This article provides a preliminary semantic framework for Dependency Grammar in which lexical words are semantically defined as contextual distributions (sets of contexts) while syntactic dependencies are compositional operations on word distributions. More precisely, any syntactic dependency uses the contextual distribution of the dependent word to restrict the distribution of the head, and makes use of the contextual distribution of the head to restrict that of the dependent word. The interpretation of composite expressions and sentences, which are analyzed as a tree of binary dependencies, is performed by restricting the contexts of words dependency by dependency in a left-to-right incremental way. Consequently, the meaning of the whole composite expression or sentence is not a single representation, but a list of contextualized senses, namely the restricted distributions of its constituent (lexical) words. We report the results of two large-scale corpus-based experiments on two different natural language processing applications: paraphrasing and compositional translation.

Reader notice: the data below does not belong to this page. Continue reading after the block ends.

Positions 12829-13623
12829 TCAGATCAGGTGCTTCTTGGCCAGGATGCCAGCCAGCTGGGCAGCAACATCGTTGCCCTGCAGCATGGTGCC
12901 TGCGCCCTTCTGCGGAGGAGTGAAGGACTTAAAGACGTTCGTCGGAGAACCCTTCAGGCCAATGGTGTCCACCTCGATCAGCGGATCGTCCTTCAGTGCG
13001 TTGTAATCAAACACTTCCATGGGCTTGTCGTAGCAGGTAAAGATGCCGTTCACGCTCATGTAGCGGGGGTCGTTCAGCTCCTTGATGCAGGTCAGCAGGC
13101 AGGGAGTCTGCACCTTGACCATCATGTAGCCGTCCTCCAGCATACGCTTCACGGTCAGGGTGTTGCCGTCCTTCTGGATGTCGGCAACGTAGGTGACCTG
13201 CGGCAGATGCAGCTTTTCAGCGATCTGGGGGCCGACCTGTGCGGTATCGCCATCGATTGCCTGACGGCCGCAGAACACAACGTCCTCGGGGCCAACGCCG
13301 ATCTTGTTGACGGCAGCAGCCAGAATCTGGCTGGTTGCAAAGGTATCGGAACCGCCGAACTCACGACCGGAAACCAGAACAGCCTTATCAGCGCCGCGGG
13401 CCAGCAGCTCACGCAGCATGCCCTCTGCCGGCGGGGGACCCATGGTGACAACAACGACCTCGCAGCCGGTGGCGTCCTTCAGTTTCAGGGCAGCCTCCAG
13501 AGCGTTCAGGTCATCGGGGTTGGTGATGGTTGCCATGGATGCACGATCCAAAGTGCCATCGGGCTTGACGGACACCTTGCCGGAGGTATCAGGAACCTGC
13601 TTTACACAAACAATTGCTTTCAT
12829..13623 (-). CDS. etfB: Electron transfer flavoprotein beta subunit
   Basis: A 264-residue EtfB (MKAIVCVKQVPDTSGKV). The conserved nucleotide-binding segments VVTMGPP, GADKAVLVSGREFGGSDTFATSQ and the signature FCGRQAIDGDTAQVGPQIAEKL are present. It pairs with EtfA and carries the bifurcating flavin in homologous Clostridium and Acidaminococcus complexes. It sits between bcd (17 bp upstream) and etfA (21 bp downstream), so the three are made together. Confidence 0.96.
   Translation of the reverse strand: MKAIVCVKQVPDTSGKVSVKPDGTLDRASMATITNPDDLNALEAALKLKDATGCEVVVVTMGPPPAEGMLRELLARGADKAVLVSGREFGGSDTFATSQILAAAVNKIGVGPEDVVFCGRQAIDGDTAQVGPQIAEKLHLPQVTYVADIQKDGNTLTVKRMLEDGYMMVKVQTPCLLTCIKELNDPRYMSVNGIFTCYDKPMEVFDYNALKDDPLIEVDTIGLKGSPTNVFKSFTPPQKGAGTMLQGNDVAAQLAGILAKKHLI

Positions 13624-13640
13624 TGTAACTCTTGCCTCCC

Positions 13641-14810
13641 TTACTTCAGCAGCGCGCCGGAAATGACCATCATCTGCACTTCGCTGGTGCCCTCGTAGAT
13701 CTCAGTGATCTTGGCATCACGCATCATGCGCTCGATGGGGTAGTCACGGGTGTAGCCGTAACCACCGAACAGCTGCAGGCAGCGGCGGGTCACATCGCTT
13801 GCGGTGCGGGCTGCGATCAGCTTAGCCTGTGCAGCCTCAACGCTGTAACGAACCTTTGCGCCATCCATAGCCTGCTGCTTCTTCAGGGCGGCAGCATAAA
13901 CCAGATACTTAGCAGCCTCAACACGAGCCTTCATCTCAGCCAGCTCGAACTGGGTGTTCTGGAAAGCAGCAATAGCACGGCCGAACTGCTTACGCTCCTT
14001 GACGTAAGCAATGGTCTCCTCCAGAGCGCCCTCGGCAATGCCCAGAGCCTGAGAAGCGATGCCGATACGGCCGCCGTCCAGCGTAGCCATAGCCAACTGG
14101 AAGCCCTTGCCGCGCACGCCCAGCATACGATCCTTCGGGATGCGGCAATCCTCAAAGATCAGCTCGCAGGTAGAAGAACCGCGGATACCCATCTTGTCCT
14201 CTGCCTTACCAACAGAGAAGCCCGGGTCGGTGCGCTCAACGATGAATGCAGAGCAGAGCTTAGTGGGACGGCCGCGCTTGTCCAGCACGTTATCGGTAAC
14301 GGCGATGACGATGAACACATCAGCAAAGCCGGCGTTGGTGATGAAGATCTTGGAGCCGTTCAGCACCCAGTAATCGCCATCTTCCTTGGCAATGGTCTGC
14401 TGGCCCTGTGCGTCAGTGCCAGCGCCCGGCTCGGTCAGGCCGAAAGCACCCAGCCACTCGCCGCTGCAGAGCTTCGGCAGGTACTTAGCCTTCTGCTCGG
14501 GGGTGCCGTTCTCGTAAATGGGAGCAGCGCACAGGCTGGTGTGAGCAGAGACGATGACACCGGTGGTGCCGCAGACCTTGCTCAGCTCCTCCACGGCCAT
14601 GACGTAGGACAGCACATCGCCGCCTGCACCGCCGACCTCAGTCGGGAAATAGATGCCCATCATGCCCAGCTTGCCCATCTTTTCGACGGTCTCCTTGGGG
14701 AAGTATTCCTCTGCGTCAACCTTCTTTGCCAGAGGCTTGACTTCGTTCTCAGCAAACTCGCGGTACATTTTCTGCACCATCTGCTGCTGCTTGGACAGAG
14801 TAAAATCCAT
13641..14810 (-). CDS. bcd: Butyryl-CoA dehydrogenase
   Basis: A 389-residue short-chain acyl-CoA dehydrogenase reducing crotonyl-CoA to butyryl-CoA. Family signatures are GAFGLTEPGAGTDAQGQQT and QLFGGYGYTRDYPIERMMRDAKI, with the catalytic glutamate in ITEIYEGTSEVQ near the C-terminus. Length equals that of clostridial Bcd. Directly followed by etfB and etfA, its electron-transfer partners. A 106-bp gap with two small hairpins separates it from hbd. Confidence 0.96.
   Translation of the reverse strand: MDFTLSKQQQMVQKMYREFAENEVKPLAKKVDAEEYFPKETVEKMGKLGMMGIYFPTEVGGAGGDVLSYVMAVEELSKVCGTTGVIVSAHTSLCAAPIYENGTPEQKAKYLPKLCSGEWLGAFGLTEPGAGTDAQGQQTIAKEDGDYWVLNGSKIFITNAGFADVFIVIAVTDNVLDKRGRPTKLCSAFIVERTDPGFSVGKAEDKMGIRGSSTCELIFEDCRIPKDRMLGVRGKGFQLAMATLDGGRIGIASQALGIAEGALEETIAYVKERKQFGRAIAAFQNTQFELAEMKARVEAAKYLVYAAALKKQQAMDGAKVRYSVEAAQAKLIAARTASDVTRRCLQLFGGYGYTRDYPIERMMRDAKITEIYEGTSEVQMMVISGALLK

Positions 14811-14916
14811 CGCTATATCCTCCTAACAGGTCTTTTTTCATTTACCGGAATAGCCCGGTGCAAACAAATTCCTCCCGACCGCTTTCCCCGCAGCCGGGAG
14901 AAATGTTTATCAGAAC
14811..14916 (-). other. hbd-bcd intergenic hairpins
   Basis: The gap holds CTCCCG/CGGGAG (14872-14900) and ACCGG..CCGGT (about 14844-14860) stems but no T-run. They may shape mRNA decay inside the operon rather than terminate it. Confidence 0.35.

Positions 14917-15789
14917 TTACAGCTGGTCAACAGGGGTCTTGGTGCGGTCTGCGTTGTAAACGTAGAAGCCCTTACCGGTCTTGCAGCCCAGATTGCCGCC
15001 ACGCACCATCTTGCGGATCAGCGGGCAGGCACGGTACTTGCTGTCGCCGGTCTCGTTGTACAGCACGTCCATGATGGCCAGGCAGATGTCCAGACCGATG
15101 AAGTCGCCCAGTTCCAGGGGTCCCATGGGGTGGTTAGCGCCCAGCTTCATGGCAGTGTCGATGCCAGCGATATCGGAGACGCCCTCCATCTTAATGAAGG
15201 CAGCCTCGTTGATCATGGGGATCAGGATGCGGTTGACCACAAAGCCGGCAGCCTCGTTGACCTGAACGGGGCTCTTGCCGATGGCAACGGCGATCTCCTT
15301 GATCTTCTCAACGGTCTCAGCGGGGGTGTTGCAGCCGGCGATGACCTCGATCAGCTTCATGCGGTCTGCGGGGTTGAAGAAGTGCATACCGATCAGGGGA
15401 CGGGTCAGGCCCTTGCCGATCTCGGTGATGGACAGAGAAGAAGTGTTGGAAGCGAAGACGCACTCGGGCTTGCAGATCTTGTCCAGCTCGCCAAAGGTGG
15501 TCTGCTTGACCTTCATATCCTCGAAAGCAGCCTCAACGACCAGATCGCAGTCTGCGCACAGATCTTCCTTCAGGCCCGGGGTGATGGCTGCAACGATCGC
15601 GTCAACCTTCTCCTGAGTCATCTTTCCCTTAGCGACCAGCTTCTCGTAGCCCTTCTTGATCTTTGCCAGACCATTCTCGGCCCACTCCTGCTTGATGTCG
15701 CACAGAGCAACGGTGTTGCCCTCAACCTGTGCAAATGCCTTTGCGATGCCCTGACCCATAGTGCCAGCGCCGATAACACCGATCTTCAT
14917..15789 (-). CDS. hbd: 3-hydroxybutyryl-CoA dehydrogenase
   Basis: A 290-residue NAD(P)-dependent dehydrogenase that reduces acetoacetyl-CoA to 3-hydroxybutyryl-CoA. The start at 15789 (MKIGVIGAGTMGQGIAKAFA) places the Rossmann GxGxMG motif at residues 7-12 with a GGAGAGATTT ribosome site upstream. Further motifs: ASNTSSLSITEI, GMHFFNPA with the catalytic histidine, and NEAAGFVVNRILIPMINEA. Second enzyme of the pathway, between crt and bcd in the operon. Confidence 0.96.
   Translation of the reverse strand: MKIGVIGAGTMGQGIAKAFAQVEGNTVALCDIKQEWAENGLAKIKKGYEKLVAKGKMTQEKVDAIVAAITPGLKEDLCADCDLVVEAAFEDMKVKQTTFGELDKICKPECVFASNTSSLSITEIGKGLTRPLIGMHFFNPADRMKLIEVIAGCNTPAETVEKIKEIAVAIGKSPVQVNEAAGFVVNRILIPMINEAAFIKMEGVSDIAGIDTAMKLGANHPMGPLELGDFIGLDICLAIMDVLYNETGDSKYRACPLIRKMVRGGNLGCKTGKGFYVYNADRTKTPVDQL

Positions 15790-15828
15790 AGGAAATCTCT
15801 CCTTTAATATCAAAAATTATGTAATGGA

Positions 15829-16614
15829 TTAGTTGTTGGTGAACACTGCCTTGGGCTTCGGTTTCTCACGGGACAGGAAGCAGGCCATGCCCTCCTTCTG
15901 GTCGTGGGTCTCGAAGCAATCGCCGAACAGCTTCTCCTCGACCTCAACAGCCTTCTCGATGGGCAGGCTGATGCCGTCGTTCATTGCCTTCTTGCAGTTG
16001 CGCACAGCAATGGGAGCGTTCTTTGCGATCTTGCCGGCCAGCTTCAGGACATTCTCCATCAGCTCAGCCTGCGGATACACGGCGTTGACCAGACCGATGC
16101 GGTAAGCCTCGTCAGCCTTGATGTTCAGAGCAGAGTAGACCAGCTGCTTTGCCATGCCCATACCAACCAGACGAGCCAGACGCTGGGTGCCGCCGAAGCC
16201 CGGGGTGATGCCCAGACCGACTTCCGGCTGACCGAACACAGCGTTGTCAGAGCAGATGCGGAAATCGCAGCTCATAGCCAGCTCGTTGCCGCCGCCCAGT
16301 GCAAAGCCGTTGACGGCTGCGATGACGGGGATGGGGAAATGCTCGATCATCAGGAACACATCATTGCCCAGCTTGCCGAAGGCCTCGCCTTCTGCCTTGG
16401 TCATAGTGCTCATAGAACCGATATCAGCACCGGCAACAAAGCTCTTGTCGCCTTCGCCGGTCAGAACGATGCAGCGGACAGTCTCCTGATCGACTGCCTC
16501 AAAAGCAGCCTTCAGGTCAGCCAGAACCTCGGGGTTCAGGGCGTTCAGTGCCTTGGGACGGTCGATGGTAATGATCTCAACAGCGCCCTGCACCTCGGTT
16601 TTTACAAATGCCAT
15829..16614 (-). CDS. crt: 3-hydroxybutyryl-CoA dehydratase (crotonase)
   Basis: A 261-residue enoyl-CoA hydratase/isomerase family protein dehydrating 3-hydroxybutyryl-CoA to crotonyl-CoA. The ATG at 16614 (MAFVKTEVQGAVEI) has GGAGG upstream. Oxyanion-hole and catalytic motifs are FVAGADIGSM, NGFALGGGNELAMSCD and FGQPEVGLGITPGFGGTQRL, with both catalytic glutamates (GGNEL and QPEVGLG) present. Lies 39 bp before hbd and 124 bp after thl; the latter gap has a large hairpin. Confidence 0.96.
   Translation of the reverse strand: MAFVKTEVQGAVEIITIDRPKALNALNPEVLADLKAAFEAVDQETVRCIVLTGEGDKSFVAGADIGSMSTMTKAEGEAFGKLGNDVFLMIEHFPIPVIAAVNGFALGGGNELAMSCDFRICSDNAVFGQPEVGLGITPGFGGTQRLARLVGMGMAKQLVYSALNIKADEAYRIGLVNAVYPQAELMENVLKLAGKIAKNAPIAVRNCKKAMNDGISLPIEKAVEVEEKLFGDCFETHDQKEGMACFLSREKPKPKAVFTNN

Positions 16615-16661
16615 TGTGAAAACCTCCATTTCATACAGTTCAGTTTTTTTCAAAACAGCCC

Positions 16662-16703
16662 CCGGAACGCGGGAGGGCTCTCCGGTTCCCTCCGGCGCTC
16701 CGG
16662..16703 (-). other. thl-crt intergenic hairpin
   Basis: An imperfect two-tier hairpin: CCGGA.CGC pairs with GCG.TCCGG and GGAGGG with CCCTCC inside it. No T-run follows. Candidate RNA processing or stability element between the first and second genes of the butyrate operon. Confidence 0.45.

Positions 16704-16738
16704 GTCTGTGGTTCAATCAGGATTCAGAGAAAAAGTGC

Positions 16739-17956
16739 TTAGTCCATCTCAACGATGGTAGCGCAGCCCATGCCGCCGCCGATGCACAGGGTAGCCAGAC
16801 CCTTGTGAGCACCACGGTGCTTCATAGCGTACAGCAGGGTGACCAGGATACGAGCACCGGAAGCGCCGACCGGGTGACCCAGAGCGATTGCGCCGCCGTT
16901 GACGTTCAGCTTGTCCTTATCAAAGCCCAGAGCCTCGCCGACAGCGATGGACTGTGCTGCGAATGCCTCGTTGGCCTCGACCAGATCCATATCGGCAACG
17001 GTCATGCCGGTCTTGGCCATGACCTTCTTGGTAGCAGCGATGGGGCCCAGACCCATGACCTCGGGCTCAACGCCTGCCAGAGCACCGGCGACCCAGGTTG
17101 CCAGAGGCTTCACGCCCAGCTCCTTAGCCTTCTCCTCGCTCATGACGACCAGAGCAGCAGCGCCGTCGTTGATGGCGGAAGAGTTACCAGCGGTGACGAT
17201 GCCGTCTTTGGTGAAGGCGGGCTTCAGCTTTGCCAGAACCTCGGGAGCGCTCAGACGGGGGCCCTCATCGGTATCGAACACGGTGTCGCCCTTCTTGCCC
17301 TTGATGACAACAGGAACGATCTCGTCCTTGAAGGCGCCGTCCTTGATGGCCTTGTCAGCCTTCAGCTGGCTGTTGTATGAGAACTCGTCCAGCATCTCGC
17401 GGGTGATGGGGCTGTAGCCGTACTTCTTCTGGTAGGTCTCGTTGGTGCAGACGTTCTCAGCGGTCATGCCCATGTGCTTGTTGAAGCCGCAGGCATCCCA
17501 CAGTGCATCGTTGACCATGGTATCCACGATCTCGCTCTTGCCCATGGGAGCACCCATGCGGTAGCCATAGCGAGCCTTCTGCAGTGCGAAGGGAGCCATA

Keywords: distributional similarity, compositional semantics, syntactic analysis, dependencies, natural language processing